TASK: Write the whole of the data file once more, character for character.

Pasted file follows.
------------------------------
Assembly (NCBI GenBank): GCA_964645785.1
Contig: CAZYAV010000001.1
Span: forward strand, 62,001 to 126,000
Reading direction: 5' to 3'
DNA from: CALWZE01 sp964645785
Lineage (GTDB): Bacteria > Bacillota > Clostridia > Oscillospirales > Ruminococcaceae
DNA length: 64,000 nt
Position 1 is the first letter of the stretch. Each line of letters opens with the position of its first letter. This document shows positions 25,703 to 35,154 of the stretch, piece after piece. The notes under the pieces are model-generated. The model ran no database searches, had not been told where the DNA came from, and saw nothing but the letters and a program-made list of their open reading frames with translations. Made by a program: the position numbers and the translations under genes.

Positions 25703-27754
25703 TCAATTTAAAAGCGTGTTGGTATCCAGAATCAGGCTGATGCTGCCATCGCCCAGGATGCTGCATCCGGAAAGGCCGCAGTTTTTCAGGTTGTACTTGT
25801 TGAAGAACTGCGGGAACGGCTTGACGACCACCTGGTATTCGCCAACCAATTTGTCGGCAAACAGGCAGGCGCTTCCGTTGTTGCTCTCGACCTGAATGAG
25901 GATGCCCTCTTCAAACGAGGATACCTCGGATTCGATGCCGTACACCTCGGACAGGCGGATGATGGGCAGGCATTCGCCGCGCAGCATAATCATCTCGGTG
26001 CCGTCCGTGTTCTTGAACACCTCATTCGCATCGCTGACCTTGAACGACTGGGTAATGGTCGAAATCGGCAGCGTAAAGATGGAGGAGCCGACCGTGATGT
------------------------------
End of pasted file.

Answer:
Assembly (NCBI GenBank): GCA_964645785.1
Contig: CAZYAV010000001.1
Span: forward strand, 62,001 to 126,000
Reading direction: 5' to 3'
DNA from: CALWZE01 sp964645785
Lineage (GTDB): Bacteria > Bacillota > Clostridia > Oscillospirales > Ruminococcaceae
DNA length: 64,000 nt
Position 1 is the first letter of the stretch. Each line of letters opens with the position of its first letter. This document shows positions 25,703 to 35,154 of the stretch, piece after piece. The notes under the pieces are model-generated. The model ran no database searches, had not been told where the DNA came from, and saw nothing but the letters and a program-made list of their open reading frames with translations. Made by a program: the position numbers and the translations under genes.

Positions 25703-27754
25703 TCAATTTAAAAGCGTGTTGGTATCCAGAATCAGGCTGATGCTGCCATCGCCCAGGATGCTGCATCCGGAAAGGCCGCAGTTTTTCAGGTTGTACTTGT
25801 TGAAGAACTGCGGGAACGGCTTGACGACCACCTGGTATTCGCCAACCAATTTGTCGGCAAACAGGCAGGCGCTTCCGTTGTTGCTCTCGACCTGAATGAG
25901 GATGCCCTCTTCAAACGAGGATACCTCGGATTCGATGCCGTACACCTCGGACAGGCGGATGATGGGCAGGCATTCGCCGCGCAGCATAATCATCTCGGTG
26001 CCGTCCGTGTTCTTGAACACCTCATTCGCATCGCTGACCTTGAACGACTGGGTAATGGTCGAAATCGGCAGCGTAAAGATGGAGGAGCCGACCGTGATGT